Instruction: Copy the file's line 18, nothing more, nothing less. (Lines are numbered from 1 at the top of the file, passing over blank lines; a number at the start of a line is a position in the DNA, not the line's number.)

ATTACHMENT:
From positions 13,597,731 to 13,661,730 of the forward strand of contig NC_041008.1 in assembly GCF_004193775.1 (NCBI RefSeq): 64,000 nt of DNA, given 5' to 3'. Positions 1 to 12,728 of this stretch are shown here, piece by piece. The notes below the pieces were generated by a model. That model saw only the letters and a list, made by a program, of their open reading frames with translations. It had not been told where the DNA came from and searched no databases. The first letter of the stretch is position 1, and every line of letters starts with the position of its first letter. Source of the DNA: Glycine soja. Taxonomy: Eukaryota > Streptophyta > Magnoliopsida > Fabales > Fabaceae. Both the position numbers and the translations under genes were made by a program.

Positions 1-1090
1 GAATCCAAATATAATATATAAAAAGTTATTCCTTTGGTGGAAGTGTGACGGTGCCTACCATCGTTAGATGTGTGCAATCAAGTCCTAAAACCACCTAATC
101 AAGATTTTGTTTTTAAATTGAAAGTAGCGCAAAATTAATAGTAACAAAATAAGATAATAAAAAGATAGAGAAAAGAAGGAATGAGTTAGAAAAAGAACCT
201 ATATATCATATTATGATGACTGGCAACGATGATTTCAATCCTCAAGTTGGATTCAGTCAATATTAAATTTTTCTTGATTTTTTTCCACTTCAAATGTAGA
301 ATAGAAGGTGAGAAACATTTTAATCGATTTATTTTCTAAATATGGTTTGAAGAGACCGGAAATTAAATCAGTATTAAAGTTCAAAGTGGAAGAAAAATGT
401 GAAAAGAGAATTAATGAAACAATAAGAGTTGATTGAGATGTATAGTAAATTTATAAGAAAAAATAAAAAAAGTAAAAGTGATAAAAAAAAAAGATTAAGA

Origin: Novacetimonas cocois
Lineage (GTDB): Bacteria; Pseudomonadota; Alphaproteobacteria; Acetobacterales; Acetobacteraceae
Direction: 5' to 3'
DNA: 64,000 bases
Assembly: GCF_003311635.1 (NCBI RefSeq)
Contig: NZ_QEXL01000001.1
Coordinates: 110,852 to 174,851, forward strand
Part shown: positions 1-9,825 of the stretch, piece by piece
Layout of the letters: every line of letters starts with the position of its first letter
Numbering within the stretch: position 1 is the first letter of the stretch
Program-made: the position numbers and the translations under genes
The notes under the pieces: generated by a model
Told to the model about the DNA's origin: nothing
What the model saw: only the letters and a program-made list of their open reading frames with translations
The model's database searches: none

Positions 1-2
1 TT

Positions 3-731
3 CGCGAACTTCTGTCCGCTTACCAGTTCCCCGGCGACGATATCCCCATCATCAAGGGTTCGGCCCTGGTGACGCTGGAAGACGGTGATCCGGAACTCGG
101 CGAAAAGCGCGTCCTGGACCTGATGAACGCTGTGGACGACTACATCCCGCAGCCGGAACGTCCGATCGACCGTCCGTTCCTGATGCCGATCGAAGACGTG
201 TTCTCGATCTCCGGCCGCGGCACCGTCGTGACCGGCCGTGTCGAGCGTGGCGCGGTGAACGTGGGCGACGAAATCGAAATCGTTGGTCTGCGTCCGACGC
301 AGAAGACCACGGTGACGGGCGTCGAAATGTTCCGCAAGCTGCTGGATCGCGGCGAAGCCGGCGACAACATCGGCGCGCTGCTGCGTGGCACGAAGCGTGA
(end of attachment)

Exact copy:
Program-made: the position numbers and the translations under genes